A new take on the social networking phenomenon hopes to create online communities around specific brands. Outburst, a new marketing unit from digital media and tech firm POPstick, aims to leverage consumers’ natural affinity for brands and allow marketers to communicate with those fans.
Agency veteran Steve Dworin has signed on as president of the business unit. Dworin was formerly vice chairman of EURO RSCG. He earlier led NW Ayer as CEO, and Deutsch/Dworin as president.
POPstick describes its new service as “social network marketing.” It offers an online dashboard through which brand loyalists can meet and share their enthusiasm for a given product or service. As with social networking services like Friendster, Orkut and LinkedIn, Outburst lets users create personalized profiles through which they interact with others. The new company has not yet announced any clients.
Outburst’s platform uses technology POPstick developed for clients Microsoft, Dell and IBM. The core is a dashboard. Its components include a blog, discussion threads, small uploaded videos and interactive maps users can use to find brand-related events in their area. These can be facilitated or sponsored by marketers, POPstick says. Network content is provided by members, “subject matter experts,” and sponsoring vendors.
“The fact that it hasn’t been done much before is a surprise to me, and I think there’s an opportunity marketers are missing,” he said. “There are so many groups where people are talking about brands and services, and the marketer has nothing to do with it.”
It’s by no means certain that brand marketers can replicate the rapid viral growth and sense of community achieved by some existing social networks. Some networks have worked hard to create business models built on their popularity. Friendster recently partnered with Dreamworks to promote the movie “Anchorman” by setting up profiles of the film’s characters on its network, and launched a similar effort for NBC’s reality show “The Apprentice.” Yet overall, advertisers have been slow to buy media or invest in social networks.
Part of the challenge is consumers’ natural suspicion toward marketing materials, even from brands they trust. Dworin acknowledges that participating brands would have to approach such an endeavor with a light touch. “It will be brand oriented, but it can’t be too heavily brand-driven or it will be perceived as too commercial,” he observed.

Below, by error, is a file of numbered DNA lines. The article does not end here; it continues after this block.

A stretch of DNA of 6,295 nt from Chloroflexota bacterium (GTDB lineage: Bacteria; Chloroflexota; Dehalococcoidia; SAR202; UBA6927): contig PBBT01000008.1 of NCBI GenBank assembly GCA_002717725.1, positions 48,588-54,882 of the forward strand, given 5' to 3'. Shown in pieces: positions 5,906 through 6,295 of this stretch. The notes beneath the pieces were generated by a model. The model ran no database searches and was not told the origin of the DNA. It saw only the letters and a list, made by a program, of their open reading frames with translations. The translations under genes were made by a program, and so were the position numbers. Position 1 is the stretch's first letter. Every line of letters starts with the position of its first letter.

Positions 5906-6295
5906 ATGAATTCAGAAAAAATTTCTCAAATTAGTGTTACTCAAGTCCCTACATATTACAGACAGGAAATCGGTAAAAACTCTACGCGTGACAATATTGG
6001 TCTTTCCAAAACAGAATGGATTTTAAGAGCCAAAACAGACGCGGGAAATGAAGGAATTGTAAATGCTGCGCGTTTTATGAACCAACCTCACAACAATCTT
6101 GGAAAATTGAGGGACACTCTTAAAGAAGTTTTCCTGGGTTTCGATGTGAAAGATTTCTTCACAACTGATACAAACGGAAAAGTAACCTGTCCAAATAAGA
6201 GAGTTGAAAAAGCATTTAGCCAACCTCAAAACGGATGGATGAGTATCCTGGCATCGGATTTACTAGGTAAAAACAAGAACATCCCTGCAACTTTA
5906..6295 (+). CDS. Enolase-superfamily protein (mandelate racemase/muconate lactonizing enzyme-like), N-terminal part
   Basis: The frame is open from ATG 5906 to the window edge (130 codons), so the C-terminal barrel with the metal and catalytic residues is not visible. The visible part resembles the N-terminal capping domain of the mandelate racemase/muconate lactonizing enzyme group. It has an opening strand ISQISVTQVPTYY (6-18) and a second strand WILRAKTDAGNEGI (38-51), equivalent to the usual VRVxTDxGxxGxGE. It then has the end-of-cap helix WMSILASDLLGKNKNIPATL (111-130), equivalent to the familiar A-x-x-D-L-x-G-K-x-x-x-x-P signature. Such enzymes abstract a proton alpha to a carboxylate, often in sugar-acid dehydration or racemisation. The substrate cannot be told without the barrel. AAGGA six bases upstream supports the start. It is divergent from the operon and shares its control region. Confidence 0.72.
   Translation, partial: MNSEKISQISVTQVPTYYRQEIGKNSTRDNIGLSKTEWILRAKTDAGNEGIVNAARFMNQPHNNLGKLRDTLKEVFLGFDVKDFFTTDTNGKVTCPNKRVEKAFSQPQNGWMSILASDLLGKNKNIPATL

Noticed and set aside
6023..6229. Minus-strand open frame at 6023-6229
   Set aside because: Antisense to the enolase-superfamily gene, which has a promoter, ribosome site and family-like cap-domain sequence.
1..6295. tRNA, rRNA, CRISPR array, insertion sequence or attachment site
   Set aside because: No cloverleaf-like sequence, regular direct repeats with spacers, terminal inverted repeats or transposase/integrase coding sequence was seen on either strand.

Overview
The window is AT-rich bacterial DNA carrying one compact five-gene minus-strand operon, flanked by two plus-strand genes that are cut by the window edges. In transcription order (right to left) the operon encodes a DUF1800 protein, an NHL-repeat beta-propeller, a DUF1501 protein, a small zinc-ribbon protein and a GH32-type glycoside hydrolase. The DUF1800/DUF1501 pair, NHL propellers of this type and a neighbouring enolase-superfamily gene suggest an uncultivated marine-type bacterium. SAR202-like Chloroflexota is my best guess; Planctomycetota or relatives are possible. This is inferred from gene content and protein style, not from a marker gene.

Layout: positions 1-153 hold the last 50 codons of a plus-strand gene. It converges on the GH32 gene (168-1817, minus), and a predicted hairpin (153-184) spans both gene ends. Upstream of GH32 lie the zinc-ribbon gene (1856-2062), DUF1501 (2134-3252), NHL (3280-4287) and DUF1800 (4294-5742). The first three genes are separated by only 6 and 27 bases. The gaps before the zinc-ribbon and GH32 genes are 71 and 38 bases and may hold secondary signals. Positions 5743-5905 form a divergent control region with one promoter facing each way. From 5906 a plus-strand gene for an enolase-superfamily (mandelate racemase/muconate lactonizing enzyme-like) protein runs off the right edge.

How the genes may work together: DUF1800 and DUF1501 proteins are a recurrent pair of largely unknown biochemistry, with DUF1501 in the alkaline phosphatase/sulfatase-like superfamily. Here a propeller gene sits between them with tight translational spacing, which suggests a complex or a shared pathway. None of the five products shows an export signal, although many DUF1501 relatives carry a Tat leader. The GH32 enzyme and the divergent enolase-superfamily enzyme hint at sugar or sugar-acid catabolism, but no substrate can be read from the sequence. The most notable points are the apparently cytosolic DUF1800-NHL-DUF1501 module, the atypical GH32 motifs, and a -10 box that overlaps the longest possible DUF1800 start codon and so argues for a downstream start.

He added Outburst wouldn’t take on clients whose brands don’t already have built-in potential for consumer affinity.
“There are many groups out there that have been formed by individuals,” he said. “The brand itself is not the center of it, or sponsor of it. We see an opportunity for brands that already have communities to be at the center of the community and direct it.”
Outburst will use a variety of sources to launch viral communities for its clients. Dworin suggested Proctor & Gamble’s Tremor unit, which has reportedly assembled a panel of 200,000 teen influencers, as a possible starting point.
Incentives will also play a role. “Members will each receive a status in the community. The more members they bring in, the higher status they receive.”
In addition to interacting with their self-created networks of fans and influencers, Outburst’s clients will be able to conduct consumer research among members in their networks.
“We will report data on what’s going on in the community,” Dworin said. “Here’s an opportunity for a marketer to get instantaneous feedback on what’s happening with consumers.”
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